One step forward: House passes LGBTQ anti-discrimination bill
The first step in passing the LGBTQ anti-discrimination bill, the Equality Act, was achieved Friday as the Democrat majority in the House approved the bill.
The lawmakers, led by House Speaker Nancy Pelosi (D-CA), voted in favor of the bill, 236, with 173 against. The bill had earlier been tagged a top priority in the House after the mid-term polls.
Known as HR 5, the Equality Act is set to extend civil rights protections to the LGBTQ people by prohibiting discrimination based on sexual orientation or gender identity.
LGBT anti-discrimination bill: The next battleground
Under the Equality Act, civil rights protections would extend towards areas like employment, housing, education, loan applications, and public accommodations.
“No one should lose their job because of who they are or who they love,” Pelosi said, adding that sexual orientation and gender identity “deserve full civil rights protections.”
Most Republicans had opposed the bill as an example of government overreach. During a news conference on Thursday, Republicans had said the bill jeopardizes religious freedom.
Rep. Vicky Hartzler (R-Mo) said the bill threatens women’s sports, shelters, and schools.
A bill similar to the Equality Act has been co-sponsored at the Senate with almost all Democrat members backing it. However, the upper chamber is controlled by Republicans and faces long odds.
A top Trump administration official, who asked not to be identified, has said that “this bill in its current form is filled with poison pills that threaten to undermine parental and conscience rights.”
President Donald Trump also reportedly plans to block the bill if and when it goes to him.
Arguments surrounding the LGBTQ anti-discrimination bill
Rep. David Cicilline (D-RI), who was the bill’s chief sponsor, said the proposed legislation “and ensures members of the LGBTQ community can live their lives free from the fear of legal discrimination of any kind.”
However, Rep. Jody Hice (R-Ga) said the the bill could cost Catholic schools federal grants for school lunches. It could also require faith-based adoption agencies to place children with same-sex couples.
Republicans have also said the bill is exempt from the Religious Freedom Restoration Act of 1993, which says religious exercise cannot be burdened unless there is a compelling reason.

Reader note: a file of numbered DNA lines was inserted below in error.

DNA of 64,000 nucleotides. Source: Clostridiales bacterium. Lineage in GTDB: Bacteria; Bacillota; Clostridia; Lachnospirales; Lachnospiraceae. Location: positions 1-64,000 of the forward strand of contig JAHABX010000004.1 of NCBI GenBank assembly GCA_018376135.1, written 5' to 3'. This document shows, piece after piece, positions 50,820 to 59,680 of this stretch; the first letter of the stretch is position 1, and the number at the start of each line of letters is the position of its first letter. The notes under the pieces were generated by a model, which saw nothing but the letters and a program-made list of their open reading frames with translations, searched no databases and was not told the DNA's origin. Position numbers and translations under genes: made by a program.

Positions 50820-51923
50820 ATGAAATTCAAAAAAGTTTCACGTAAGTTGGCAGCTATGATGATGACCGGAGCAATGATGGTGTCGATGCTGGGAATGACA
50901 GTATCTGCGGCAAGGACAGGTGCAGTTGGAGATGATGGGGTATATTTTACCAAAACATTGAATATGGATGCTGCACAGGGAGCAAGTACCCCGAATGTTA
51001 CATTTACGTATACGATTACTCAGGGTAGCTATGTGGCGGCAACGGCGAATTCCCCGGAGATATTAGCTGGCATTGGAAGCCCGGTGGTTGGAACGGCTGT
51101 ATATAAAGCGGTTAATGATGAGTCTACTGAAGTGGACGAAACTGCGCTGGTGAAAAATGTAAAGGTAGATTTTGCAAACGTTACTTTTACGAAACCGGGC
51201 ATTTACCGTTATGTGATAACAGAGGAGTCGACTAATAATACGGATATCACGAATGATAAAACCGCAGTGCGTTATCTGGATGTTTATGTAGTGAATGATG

“It would allow the government to force its rigid and unyielding fist inside the church,” said Rep. Ross Spano (R-Fl).
Meanwhile, Neena Chaudhry, a lawyer for the National Women’s Law Center, said the Equality bill doesn’t undermine Title IX as courts have already determined that Title IX protects against gender-identity discrimination.
Sen. Jeff Merkley (D-Ore), who is one of the Senate bill’s lead sponsors, said: “It is way past time to fully open the doors of opportunity for every American.”
LGBTQ groups cheer easy passage of Equality bill
Still, LGBTQ advocate groups were jubilant over the victory achieved in the House.
“Today’s historic vote is a major milestone for equality and sends a powerful and profound message to LGBTQ people, especially LGBTQ youth, that the US House has their backs,” said Human Rights Campaign President Chad Griffin.
Meanwhile, Sarah Kate Ellis, President and CEO of GLAAD, said: “Fairness should never be a partisan political issue, and the Senate should pass this bill without delay.”
Andy Marra, Executive Director of the Transgender Legal Defense & Education Fund, said this is a “tremendous step towards achieving full and lived equality for transgender people.”
“Discrimination against LGBTQ Americans is not only bad for businesses, it is un-American,” said Erin Uritus, CEO of Out & Equal Workplace Advocates.
Lastly, Allison Scott, Director of Policy and Programs for the Campaign for Southern Equality, said this vote is “a reflection of the broad public support for LGBTQ nondiscrimination protections, including majority support in every state in the South.”